I’m curious to know where there den is, but not inclined to try and track it down. I’ve no desire to be the one who wakes a pack of coyotes from their diurnal slumber.


(no subject)

Logging in just now LiveJournal tells me my last entry was nearly a year ago, 51 weeks ago. How swiftly time flies. And I had had all the best intentions in the world when I first started this effort. I was going to write a little something in it every now and then, if not every day.
Road to hell and all that.

In a funny way, there have been little prompts, reminding me to write, I keep getting these little emails from various young terribly loney and loveless ladies in some far off place like Lithuaina or Austrailia or some such, all of these ladies begging me to please be thier very special Livejournal friend.
And I alwasy simply deleted those messages of course.
Oh, the first few I got I actually did track them down and look at thier profiles, and it became clear that the messages were nothing more than trollers.

Perhaps I will post more soon,,
  • Current Music

Visiting Yale

It is now 4:30 P.M. Monday 16 October as I begin to write this. I have spent most of the day out walking the Yale campus and up to about ten blocks or so in every direction from the main campus quadrangle (which is bloody huge and is populated by a number of large bronze statues). I dropped in to a great many of the little shops, book stores, cafes, art galleries, and specialty shops that line the streets everywhere. Exhausting, but I’ve seen a lot of great things and everywhere are the Yale students, and let me tell you, I’ve heard dozens of different languages spoken, and seen students from almost every nation I do think. And there must be close to two hundred little restaurants, cafes, bistros, grills, sandwich shops, bakeries, coffee shops, all within a half mile ringing all around the campus, and all within easy walking distance. If there is an ethnic or nationality related food you crave, there are restaurants here specializing in it. From Ethiopian to Creole, from Greek and Turkish, to Irish Pubs and Tea Rooms, from Italian to Mexican and from anyplace to anywhere. Indian, or authentic Pakistani, everything you can imagine is here. It is just bloody amazing. And on top of it all, just next to one of the several Yale’s Arts Halls, is the oldest hamburger stand in the United States, a very small rustic brick box almost two hundred years old. And everywhere, even in to that hamburger stand, the architecture is just mind boggling.

Al Franken is going to be here at Yale this Wednesday night to give a free program in which he will be speaking for about two hours and the general public is invited. I’ve been wondering if that is why Steven Spielberg is here or is going to be here soon. Mr. Franken is here at the behest of the Yale Film School, and Spielberg has always been a big supporter of film schools and of indy films. I think he may also be a good friend of Mr. Franken.

There is a ton of things going on in the arts around here. Plays, films, art shows and etc.
Something is going on almost every night.

You walk the streets in and around campus, and it is beautiful and surprisingly energizing. All around you are young men and women, all in their late teens to early twenties, and every one is as smart as a whip. And every one moves with a certain subdued grace that comes from both being in such a beautiful place walking these hallowed grounds so rich with history, and in the knowing that they are there by right of the fact that they are among the select few, that they are privileged to be there for the simple fact that they have been judged to be in fact the brightest and the best the world has. This is not snobbishness I speak of, but an inner confidence of very smart people who know who they are, know where they are going, and are intent on unleashing to the maximum the potential of the educational opportunities that surround them here. These are as I said the brightest and the best, and they are also the most motivated. And it is obvious too that most all of them know how to take care of them selves, or have been able to afford the being taken care of. It shows in their grooming, their clothing, and in their manners. Most shine like new pennies, flawless skin, straight teeth, clear eyed. Clothing may be radical or stylishly conservative, but whether the outfit worn is kicky, punk, artfully and intentionally tacky, or euro, every detail is well thought out, effectively implemented and every piece of quality and well tailored. And they know they are the future and all carry within, at least to the discerning eye, a core of iron determination to become one of those whose lives and works will be at those levels that will affect us all.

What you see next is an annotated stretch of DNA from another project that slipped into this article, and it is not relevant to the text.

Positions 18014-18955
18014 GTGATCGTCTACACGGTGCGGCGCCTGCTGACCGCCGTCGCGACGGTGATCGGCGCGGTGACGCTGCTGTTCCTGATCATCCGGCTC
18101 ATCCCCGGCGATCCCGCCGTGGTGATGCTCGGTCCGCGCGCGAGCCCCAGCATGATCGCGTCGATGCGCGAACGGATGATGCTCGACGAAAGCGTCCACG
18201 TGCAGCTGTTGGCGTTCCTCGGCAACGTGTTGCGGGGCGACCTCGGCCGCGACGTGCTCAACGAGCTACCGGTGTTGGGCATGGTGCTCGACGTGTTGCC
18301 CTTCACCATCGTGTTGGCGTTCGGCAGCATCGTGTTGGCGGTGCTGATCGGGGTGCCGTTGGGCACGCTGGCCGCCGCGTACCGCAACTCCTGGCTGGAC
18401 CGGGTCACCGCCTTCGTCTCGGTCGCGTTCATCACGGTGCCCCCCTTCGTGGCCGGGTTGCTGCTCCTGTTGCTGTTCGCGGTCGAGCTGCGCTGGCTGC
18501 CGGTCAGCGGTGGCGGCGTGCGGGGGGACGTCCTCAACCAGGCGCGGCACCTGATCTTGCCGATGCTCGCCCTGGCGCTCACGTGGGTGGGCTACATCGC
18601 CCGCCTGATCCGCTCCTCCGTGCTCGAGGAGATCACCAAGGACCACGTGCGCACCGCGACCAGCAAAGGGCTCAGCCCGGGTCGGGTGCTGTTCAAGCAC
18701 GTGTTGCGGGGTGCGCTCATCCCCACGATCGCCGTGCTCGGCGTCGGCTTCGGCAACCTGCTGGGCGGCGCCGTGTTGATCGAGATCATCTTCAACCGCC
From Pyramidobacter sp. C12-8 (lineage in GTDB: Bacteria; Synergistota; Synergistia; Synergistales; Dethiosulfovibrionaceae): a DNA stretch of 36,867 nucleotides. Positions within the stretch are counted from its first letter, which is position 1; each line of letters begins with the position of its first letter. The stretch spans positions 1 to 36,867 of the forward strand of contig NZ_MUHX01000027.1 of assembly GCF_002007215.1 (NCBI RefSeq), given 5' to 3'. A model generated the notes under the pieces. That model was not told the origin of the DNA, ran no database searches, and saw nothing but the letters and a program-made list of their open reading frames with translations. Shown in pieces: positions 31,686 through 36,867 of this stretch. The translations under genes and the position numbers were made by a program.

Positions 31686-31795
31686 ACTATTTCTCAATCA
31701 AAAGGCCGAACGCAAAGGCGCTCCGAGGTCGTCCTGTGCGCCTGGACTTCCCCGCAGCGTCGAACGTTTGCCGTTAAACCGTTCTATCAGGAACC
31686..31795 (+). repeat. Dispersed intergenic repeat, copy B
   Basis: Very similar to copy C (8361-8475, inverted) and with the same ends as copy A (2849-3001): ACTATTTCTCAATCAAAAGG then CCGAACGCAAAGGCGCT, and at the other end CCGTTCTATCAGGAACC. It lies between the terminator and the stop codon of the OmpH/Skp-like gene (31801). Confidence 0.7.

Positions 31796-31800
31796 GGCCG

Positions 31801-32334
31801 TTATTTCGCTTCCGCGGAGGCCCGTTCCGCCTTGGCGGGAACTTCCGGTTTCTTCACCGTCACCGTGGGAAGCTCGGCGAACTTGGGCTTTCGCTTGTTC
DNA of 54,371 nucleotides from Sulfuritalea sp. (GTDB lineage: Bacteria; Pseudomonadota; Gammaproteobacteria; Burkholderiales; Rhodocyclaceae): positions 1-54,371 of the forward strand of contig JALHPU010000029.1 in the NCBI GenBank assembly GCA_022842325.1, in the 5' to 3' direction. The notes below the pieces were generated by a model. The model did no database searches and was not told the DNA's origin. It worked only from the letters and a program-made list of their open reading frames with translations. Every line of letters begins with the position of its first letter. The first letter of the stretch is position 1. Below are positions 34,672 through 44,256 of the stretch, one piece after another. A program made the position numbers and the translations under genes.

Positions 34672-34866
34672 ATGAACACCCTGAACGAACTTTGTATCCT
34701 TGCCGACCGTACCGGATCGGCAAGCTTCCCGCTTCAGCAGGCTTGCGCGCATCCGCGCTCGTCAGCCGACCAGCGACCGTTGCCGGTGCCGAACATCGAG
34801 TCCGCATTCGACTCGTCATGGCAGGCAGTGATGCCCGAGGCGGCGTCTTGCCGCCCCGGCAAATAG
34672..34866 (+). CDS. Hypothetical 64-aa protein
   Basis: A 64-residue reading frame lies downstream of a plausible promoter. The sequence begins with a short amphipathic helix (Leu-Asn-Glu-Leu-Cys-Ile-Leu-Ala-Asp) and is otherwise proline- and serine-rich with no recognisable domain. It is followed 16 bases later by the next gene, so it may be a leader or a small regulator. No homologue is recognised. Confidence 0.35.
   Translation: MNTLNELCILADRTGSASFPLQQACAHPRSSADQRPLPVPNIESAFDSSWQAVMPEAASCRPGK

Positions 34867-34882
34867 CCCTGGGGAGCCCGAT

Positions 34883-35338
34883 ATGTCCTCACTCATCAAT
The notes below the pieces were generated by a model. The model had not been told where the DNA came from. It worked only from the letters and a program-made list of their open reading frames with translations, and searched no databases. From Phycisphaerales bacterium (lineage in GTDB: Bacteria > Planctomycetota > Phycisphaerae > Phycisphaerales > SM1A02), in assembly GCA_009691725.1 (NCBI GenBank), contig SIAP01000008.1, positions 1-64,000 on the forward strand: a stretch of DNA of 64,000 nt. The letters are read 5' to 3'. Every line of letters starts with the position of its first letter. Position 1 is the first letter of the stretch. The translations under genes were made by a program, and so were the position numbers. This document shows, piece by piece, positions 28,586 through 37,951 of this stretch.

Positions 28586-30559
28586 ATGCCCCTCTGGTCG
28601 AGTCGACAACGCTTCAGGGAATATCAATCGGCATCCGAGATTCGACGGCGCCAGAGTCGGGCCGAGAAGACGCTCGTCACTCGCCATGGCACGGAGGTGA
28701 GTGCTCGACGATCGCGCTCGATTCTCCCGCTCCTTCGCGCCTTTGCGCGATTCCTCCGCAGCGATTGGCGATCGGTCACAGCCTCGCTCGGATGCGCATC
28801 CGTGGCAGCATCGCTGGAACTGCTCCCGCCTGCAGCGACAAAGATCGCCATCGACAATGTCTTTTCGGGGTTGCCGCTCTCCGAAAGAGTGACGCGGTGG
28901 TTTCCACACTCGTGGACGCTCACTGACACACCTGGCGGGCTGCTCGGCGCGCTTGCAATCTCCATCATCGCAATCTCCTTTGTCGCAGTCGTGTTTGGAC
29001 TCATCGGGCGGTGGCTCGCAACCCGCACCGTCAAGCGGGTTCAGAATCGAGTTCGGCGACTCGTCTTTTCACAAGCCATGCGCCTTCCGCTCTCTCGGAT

Yale is an amazing place. I told Natha I wouldn’t mind us having a little apartment above one of the nearby shops, just so we could be surrounded by this energy all the time. Living in the shadow of one of the nations highest places of learning, constantly in the midst of the brightest young minds of our times, and taking advantage of the cultural events that are constantly at high boil here would be a remarkable thing. But I do wonder if I could withstand it. Today, being on Yale campus, spending hours in its on-campus shops and huge bookstore/coffee shop, was like spending time breathing pure oxygen. Refreshing and stimulating to a huge degree, but how much of that can one take, how long can one sustain being so stimulated, and how long can one be immersed in that stream, that international river of bright culturally and intellectually gifted youth, before it starts eating away at one’s own ego like a river of acid? Perhaps not long. Or perhaps the stimulation would drive me to higher aspirations myself. I do not know, but I do know that as energizing as this visit to this land of Oz is, I will be grateful to slink back home again, glad to have glimpsed this vision into the magical milieu of this academic bastion, to have been able to peer into the heart of that fiery furnace of education where the bones of the future are being forged, and I will sink with relief into the comfort of my old couch and hear and feel only the energies being emitted from the soft warm purring of my ancient cat. It will be good to be home again when I get there. And right now, after a day of walking and being so heavily stimulated, a cat and a couch sounds pretty good.